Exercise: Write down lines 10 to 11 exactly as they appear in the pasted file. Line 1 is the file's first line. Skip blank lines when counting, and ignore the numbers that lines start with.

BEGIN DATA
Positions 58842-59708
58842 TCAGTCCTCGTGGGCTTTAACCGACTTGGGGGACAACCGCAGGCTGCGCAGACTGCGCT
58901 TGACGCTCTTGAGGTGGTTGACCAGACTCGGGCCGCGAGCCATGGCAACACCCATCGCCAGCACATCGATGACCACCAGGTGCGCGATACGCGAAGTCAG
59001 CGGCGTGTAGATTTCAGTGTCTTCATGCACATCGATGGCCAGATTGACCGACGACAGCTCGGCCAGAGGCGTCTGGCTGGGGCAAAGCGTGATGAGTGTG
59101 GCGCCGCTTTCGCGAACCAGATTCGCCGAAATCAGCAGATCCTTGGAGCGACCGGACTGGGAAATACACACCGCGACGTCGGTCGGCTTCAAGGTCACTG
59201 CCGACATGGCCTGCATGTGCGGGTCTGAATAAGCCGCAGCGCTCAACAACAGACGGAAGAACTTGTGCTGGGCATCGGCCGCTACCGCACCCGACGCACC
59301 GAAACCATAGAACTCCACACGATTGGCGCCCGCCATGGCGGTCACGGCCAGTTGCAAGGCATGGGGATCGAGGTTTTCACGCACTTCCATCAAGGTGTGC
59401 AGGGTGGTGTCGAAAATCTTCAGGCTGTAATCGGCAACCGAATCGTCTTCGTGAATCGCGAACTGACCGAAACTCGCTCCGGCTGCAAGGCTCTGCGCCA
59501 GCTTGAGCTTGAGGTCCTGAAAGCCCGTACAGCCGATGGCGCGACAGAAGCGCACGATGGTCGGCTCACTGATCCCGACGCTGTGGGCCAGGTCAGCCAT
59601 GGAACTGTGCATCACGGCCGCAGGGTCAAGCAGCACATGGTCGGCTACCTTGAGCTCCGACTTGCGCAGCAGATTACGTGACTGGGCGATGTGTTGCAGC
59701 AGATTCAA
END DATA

59601 GGAACTGTGCATCACGGCCGCAGGGTCAAGCAGCACATGGTCGGCTACCTTGAGCTCCGACTTGCGCAGCAGATTACGTGACTGGGCGATGTGTTGCAGC
59701 AGATTCAA